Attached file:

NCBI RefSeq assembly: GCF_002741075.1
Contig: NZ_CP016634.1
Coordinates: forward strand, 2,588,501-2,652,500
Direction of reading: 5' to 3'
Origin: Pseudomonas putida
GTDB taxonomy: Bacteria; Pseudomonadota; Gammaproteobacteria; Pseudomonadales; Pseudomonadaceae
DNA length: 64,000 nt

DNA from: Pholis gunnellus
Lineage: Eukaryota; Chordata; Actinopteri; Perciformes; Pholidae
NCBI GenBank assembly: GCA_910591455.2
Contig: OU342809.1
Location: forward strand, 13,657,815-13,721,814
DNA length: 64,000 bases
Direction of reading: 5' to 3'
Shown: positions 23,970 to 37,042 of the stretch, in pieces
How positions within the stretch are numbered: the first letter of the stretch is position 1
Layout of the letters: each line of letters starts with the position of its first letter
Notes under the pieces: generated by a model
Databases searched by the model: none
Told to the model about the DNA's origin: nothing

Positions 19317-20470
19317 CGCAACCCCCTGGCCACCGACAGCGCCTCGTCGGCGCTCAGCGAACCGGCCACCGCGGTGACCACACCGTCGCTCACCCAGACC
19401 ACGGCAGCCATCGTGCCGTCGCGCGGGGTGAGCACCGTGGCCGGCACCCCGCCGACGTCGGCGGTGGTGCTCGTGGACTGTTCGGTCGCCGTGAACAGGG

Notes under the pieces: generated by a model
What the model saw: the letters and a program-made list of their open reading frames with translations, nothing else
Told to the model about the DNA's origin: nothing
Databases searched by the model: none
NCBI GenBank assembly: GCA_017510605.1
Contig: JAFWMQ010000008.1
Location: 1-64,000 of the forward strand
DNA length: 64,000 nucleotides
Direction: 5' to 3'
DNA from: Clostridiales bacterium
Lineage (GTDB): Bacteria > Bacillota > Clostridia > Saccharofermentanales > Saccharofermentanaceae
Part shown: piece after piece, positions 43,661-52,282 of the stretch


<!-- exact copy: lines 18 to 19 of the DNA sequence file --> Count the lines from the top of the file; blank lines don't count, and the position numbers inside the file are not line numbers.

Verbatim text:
Notes under the pieces: generated by a model
Databases searched by the model: none